New StrykerX variant will fire lasers, launch drones and counter enemy air attacks


by Kris Osborn, President, Center for Military Modernization

(Washington DC) Deliver armed soldiers into hostile enemy fire with enhanced battlefield awareness, conduct silent reconnaissance without generating an acoustic or thermal signature, or fire aerial shells from a 30mm cannon with a Long-range precision targeting are all expanded missions being considered for Emergence. StrykerX infantry carrier.


The army’s well-known Stryker vehicle manufacturer has unveiled a new high-tech StrykerX demonstration vehicle engineered with a series of cutting-edge new innovations designed to launch attack drones, fire lasers, conduct EW operations and reach paradigm-changing amounts of time -term “silent standby” with a hybrid-electric motor.

“It’s our attempt to integrate new technologies into the fleet. You know the Strykers are out there in great numbers. We produce the DVH (Stryker Double V-Hull) model today, so that would be something new for the military. If they could choose to go, because it’s a hybrid electric motor. Unlike the tank, the vehicle is driven solely by electric power, the diesel engine is only there to generate electricity in the engine, which then drives all the axles. You get good silent travel capability, not just a few minutes, but a good amount of time,” Tim Reece, US Business Development Manager, General Dynamics Land Systems, told Warrior in an interview.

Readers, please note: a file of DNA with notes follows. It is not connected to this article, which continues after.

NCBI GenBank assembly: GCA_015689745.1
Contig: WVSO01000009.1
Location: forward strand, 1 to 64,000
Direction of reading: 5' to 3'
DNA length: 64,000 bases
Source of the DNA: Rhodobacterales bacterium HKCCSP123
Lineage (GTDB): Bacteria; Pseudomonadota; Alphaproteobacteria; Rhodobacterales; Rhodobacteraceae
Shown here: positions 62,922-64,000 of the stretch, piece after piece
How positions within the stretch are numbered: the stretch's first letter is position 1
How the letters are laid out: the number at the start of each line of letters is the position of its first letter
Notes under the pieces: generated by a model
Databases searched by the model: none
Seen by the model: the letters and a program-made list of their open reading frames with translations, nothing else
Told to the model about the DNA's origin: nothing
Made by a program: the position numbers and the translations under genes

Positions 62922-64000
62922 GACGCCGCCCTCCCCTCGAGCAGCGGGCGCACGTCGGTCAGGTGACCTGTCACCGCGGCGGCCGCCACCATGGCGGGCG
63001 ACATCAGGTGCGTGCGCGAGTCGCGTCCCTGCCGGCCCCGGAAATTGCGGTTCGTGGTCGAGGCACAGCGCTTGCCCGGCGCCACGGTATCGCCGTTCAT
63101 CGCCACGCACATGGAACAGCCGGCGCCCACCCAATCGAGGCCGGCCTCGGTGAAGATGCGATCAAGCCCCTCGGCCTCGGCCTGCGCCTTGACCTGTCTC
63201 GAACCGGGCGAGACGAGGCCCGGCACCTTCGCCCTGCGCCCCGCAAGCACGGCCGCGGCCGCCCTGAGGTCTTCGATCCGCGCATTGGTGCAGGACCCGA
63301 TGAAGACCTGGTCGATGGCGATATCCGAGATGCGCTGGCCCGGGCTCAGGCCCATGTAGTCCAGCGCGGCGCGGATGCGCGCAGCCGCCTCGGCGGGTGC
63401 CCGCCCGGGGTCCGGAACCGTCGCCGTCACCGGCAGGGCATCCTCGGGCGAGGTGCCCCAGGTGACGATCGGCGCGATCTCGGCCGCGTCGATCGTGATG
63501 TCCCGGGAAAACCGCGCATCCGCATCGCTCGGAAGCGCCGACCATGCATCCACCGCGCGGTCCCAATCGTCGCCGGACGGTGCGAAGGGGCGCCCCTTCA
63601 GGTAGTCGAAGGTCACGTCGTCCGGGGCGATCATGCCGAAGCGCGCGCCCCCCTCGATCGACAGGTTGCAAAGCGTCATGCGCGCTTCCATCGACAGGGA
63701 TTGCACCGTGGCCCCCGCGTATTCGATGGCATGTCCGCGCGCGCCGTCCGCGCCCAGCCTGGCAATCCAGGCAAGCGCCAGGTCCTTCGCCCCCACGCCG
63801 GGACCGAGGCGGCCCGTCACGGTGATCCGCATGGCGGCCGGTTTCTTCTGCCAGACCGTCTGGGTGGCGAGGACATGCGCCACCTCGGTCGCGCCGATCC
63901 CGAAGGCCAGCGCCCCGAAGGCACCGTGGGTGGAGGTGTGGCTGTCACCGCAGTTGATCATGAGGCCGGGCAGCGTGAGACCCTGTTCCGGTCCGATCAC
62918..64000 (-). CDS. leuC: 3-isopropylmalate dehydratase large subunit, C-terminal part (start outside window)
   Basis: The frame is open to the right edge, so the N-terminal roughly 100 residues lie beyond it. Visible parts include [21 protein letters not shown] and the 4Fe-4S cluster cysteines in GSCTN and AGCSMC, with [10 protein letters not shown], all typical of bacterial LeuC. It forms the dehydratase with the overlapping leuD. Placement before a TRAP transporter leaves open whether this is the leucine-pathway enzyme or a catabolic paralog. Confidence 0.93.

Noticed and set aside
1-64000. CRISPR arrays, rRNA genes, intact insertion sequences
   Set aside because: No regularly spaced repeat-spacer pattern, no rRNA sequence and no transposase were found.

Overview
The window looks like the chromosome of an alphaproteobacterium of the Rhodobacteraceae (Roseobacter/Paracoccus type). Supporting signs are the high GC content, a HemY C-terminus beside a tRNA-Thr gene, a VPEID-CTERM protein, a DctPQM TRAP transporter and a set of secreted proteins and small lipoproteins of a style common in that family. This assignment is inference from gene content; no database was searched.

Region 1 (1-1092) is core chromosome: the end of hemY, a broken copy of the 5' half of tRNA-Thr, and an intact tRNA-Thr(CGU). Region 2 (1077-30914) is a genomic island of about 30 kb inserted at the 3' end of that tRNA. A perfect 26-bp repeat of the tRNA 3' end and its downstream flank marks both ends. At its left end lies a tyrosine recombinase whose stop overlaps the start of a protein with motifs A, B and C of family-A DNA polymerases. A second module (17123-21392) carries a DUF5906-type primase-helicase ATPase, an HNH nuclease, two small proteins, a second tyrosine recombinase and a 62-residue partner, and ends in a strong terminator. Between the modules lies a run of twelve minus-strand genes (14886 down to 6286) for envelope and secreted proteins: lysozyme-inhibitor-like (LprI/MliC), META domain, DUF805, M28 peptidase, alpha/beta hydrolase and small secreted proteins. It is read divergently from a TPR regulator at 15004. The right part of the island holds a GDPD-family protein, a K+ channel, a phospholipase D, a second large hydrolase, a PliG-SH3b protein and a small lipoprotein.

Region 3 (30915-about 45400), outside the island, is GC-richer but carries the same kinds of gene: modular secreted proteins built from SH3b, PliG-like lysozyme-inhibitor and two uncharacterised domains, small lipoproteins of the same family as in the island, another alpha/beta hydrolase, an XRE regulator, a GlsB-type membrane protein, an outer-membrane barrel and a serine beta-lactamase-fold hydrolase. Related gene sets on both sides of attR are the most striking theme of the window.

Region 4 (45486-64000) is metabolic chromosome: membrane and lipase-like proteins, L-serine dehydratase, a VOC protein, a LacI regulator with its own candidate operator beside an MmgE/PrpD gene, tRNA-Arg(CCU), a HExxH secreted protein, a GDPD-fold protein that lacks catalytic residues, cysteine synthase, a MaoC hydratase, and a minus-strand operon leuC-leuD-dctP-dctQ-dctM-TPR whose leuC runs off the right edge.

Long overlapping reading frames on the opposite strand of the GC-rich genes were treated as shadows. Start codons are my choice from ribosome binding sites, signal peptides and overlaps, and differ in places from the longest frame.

Video above: Exclusive Interview with Pentagon Warrior Maven: Hon. Gabe Camarillo, Under Secretary of the United States Army

Given the number of variants of the Stryker vehicle, such as a reconnaissance vehicle, an infantry carrier, and a medical evacuation platform, an ability to implement a “silent watch” capability would introduce a wide range of significant tactical advantages.
“There’s more than a day of silent standby capability without having to turn on your engine. You can also reconfigure the crew a bit, instead of having a driver up front in what all soldiers call hell. The pilot and commander now sit side-by-side in a cockpit that looks more like a helicopter or jet, sharing a series of screens in front of them so they can work better together,” Keith Barclay, director of strategy and growth, General Dynamics Land Systems, Warrior said in an interview.

The StrykerX also includes more space in the rear for an infantry squad and the ability to connect the crew to all sensors.

“The soldiers have this transparent armor effect that you read about all the time, and much better situational awareness when they bounce off the back of that vehicle towards their objective,” Barclay said.